Hepatotoxicity is defined as the capacity of a drug, chemical, or other exposure to produce injury to the liver. This causes the liver to not function normally. To be clear, not all drugs or chemicals cause liver injury. In some cases of hepatotoxicity, the injury is minor and the individual is able to recover upon discontinuing the offending substance. In cases of extreme injury, a liver transplant is required.
There are many potential causes of hepatotoxicity including over-the-counter and prescription drugs, pesticides, heavy metals and other industrial chemicals, and herbal and other supplements. Some typical symptoms of hepatotoxicity can include but aren’t limited to fatigue, jaundice, nausea, pale stools, dark colored urine, vomiting/diarrhea, fever and/or abdominal pain. For substances that the body is exposed to continually, symptoms can surface within a couple of days to a many months. It is also possible for an individual to have no or unspecified symptoms while sustaining injury. This can delay identification and treatment of hepatotoxicity. The sooner it is discovered, the better the chance for minimizing the injury and for the individual to recover.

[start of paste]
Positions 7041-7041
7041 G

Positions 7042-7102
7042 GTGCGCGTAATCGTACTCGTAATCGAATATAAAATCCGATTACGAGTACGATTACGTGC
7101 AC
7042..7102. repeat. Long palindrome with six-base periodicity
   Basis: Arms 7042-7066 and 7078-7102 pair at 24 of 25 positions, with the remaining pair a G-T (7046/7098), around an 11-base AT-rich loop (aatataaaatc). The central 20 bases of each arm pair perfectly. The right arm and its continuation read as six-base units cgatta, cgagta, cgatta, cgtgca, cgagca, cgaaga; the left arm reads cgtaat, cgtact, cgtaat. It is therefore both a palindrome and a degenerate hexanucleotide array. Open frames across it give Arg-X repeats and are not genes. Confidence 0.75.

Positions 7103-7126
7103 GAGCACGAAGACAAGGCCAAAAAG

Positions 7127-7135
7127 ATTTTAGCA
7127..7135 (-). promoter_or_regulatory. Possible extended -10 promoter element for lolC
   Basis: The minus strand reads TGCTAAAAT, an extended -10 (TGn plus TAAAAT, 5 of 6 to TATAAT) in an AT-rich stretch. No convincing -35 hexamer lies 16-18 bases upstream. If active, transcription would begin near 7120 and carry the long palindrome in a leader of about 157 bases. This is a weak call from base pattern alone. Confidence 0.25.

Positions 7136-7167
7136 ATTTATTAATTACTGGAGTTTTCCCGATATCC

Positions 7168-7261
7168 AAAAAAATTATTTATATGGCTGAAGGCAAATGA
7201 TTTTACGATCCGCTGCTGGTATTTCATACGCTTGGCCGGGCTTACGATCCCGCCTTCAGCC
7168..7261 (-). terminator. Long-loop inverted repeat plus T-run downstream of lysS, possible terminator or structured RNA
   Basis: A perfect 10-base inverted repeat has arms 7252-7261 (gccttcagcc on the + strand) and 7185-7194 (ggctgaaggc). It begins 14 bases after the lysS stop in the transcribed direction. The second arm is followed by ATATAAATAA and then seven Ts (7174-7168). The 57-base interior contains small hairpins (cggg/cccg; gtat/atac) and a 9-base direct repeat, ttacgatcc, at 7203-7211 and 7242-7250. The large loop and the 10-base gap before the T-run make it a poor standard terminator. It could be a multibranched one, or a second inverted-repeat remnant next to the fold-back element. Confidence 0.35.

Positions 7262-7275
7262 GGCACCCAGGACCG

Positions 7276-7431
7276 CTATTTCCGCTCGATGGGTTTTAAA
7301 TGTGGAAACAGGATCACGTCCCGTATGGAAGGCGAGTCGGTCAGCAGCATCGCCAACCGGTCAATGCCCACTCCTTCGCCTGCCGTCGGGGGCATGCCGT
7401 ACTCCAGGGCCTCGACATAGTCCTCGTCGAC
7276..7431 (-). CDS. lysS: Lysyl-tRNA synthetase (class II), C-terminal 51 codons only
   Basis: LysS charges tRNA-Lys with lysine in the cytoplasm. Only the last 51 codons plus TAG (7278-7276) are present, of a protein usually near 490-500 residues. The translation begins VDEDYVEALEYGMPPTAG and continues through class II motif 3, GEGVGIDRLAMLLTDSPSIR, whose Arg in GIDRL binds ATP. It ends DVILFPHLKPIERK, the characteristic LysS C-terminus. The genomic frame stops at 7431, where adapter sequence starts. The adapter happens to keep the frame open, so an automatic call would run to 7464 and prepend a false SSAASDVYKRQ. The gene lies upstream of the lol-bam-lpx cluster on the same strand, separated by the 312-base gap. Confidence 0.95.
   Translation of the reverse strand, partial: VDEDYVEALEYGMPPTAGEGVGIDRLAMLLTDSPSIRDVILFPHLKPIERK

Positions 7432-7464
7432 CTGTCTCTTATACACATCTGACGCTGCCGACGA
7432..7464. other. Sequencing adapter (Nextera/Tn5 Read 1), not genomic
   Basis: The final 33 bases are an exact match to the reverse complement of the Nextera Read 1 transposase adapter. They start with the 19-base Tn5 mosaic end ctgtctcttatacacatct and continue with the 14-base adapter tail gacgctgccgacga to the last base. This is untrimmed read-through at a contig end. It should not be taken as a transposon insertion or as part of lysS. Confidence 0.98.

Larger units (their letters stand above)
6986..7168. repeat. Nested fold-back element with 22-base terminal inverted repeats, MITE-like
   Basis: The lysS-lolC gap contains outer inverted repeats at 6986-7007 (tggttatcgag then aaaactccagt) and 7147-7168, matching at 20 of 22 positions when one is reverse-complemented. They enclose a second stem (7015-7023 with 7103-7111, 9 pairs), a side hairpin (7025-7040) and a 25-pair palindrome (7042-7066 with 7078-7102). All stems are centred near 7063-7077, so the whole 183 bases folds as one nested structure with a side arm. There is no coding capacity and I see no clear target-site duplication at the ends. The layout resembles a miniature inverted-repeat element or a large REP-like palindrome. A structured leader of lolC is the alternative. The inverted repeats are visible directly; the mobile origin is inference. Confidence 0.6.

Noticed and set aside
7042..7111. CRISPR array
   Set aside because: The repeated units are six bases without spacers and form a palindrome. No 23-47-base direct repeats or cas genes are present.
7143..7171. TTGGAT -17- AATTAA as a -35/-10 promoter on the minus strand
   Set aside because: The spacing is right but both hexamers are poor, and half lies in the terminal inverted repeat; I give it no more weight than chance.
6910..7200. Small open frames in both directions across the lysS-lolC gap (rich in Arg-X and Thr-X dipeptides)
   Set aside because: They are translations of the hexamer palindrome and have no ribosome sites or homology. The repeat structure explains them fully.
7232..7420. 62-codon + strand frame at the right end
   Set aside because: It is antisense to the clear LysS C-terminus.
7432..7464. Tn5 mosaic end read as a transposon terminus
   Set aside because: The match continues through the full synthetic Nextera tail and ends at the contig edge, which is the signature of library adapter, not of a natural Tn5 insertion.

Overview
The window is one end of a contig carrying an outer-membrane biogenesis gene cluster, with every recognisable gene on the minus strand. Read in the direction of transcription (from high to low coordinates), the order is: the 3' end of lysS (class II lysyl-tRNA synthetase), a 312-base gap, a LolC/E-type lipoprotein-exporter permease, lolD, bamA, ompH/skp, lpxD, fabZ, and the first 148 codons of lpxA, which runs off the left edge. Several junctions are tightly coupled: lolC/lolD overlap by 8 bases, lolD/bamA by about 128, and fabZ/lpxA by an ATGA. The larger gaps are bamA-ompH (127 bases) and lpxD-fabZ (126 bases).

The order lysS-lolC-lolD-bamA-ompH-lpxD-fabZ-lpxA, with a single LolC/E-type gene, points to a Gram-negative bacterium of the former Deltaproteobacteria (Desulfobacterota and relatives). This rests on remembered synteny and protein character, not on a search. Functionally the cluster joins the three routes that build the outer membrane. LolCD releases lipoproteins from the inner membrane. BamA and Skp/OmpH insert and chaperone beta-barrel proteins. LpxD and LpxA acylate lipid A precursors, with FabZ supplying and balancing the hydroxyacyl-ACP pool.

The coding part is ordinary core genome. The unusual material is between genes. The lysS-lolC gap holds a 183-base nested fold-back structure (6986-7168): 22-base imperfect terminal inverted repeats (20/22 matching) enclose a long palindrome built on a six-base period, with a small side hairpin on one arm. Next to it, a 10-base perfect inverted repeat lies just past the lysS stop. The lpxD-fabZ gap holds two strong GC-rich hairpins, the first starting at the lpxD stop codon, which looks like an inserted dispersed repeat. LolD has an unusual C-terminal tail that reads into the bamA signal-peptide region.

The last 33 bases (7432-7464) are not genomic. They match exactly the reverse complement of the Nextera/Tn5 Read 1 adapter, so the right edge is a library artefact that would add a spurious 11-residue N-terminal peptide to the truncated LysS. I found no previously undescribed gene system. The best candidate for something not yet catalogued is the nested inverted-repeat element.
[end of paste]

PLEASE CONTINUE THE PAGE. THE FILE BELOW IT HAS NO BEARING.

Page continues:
Hepatotoxicity and Herbs
There are no definitive numbers on the incidence of herbal hepatotoxicity in the United States. According to the LiverTox website (by National Institute of Diabetes and Digestive and Kidney Diseases), “There are no reliable population-based statistics for the incidence of toxicity attributable to [herbal dietary supplements] in the United States, although the true incidence is likely to be very low.” As retail sales of herbal supplements continue to grow, more than likely the percentage of herbal hepatotoxicity incidents will grow as well.